WASHINGTON -- It took President Barack Obama and the Democratic Congress 14 months to pass the Affordable Care Act in 2009 and 2010. In about five times as many months, congressional Republicans have produced the following: a set of warmed-over talking points that fits on less than two printed pages.
Yes, it's true. More than seven years into Obama's presidency -- an era during which health care reform has been one of the defining issues in domestic politics -- a group of GOP lawmakers hand-picked by House Speaker Paul Ryan (R-Wis.) released a "mission statement" on Thursday. It is 251 words long.
The House Republican Health Care Task Force is holding an "ideas forum" the same day. That's fortunate for the GOP conference, since the mission statement is light on ideas. Take care not to confuse this task force with the one from last year, or any of the other House-leadership-sanctioned exercises in failure to achieve consensus on an Obamacare "replacement."
So, what do Budget Committee Chairman Tom Price (R-Ga.), Education and the Workforce Committee Chairman John Kline (R-Minn.), Energy and Commerce Committee Chairman Fred Upton (R-Mich.) and Ways and Means Committee Chairman Kevin Brady (R-Texas) have to show the American people? Let's begin with the preamble:
Mission Statement: To modernize American health care with patient-centered solutions that improve access, choice, and quality, lower costs, promote innovation, and strengthen the safety net for the most vulnerable.
Obamacare is proof that putting the government at the center of our health care system harms patients, families, providers, and businesses. This is why we need to replace Obamacare’s obsolete, one-size-fits-all approach with innovative, market-based, patient-centered solutions.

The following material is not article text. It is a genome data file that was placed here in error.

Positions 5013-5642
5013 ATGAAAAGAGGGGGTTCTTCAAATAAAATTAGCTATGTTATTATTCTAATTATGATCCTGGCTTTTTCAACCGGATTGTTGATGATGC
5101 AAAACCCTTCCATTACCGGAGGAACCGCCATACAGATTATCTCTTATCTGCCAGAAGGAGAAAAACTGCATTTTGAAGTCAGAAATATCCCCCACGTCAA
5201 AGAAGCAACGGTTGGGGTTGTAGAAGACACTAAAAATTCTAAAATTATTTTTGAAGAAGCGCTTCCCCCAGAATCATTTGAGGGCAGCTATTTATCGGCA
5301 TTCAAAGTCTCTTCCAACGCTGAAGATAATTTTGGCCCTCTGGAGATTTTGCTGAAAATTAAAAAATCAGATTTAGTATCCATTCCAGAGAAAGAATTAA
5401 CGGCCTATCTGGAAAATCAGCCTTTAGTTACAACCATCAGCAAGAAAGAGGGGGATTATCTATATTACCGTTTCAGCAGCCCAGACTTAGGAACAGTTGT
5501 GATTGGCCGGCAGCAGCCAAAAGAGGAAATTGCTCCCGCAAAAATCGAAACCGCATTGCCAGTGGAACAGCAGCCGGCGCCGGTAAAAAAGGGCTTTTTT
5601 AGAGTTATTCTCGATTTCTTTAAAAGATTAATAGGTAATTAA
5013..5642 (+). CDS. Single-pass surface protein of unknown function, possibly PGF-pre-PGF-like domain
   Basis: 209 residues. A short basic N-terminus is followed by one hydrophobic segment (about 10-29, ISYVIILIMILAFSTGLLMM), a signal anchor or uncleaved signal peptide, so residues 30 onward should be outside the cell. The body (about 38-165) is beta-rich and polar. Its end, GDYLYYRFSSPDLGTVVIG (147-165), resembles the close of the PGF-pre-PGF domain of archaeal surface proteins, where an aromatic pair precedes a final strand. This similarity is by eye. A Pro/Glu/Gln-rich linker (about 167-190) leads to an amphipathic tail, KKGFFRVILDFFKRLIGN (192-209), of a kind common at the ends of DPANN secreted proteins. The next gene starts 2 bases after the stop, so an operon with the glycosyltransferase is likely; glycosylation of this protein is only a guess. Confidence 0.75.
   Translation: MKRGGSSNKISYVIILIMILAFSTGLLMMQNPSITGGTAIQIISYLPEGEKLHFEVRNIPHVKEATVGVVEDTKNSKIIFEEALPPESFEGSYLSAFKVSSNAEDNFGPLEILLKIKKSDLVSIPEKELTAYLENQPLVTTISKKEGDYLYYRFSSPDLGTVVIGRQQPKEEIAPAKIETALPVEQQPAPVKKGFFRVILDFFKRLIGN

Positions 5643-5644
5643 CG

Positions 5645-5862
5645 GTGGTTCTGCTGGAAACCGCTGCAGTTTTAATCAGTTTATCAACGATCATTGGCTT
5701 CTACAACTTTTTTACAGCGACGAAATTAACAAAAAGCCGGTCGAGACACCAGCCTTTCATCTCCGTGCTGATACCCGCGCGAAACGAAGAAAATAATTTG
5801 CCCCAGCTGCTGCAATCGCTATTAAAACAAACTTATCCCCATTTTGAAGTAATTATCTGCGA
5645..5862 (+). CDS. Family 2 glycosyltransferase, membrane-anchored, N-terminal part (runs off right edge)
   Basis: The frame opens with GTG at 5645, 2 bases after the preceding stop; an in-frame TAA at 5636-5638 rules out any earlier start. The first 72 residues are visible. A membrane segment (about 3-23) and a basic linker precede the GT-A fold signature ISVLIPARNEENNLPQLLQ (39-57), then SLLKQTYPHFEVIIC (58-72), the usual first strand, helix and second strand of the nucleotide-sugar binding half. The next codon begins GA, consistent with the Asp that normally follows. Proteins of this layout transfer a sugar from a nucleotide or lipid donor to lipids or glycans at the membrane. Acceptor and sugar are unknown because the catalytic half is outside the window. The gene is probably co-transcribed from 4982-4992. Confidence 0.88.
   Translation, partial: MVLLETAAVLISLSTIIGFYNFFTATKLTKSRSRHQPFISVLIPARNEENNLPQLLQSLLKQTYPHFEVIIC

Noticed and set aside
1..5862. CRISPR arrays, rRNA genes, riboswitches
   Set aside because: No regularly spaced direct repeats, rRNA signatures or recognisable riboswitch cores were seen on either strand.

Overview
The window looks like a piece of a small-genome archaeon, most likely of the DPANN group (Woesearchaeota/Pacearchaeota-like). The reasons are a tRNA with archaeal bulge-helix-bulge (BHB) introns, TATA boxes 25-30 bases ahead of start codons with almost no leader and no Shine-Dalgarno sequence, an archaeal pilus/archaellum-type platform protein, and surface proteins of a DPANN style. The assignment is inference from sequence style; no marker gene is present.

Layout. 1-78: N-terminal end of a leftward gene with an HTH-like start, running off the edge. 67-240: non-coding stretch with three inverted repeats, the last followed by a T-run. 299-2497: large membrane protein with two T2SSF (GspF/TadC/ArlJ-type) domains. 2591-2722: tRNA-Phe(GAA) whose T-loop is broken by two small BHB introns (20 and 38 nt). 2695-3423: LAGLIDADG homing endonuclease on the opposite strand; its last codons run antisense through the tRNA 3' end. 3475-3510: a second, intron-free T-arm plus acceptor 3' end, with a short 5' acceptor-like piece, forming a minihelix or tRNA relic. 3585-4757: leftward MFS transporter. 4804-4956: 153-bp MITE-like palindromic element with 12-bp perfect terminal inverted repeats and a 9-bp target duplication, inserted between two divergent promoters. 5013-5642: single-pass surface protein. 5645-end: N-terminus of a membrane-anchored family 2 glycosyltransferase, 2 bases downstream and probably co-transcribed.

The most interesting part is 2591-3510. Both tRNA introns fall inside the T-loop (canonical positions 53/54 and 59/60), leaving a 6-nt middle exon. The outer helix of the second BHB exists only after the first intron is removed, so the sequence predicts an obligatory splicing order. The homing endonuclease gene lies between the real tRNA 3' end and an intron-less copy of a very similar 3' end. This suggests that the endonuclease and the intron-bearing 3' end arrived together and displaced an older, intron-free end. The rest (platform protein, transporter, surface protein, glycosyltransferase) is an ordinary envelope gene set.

This is a good start, because all of those words are words. And it's hard to argue with any of the the items on this wish list. Who doesn't want all those great things?
Of course, that's part of the problem. These aspirations are so universal they would apply to almost any health care plan. If you squint a little, it even looks like they could describe the Affordable Care Act or the single-payer program Sen. Bernie Sanders (I-Vt.) is promoting on the presidential campaign trail.
But what's really notable about this opening is that it reads as though it was copied and pasted from a memo Republican messaging guru Frank Luntz wrote in 2009 to advise GOP lawmakers how to kill health care reform without making it look like they were killing health care reform.
Here are excepts from the Luntz memo from seven years ago (emphasis his):
Americans will expect the government to look out for those who truly can’t afford healthcare. Here is the perfect sentence for addressing cost and the limited role for government that wins you allies rather than enemies: “A balanced, common sense approach that provides assistance to those who truly need it and keeps healthcare patient-centered rather than government-centered for everyone.”
The arguments against the Democrats’ healthcare plan must center around “politicians,” “bureaucrats,” and “Washington” … not the free market, tax incentives, or competition. Stop talking economic theory and start personalizing the impact of a government takeover of healthcare. They don’t want to hear that you’re opposed to government healthcare because it’s too expensive (any help from the government to lower costs will be embraced) or because it’s anti-competitive (they don’t know about or care about current limits to competition). But they are deathly afraid that a government takeover will lower their quality of care -- so they are extremely receptive to the anti-Washington approach. It’s not an economic issue. It’s a bureaucratic issue.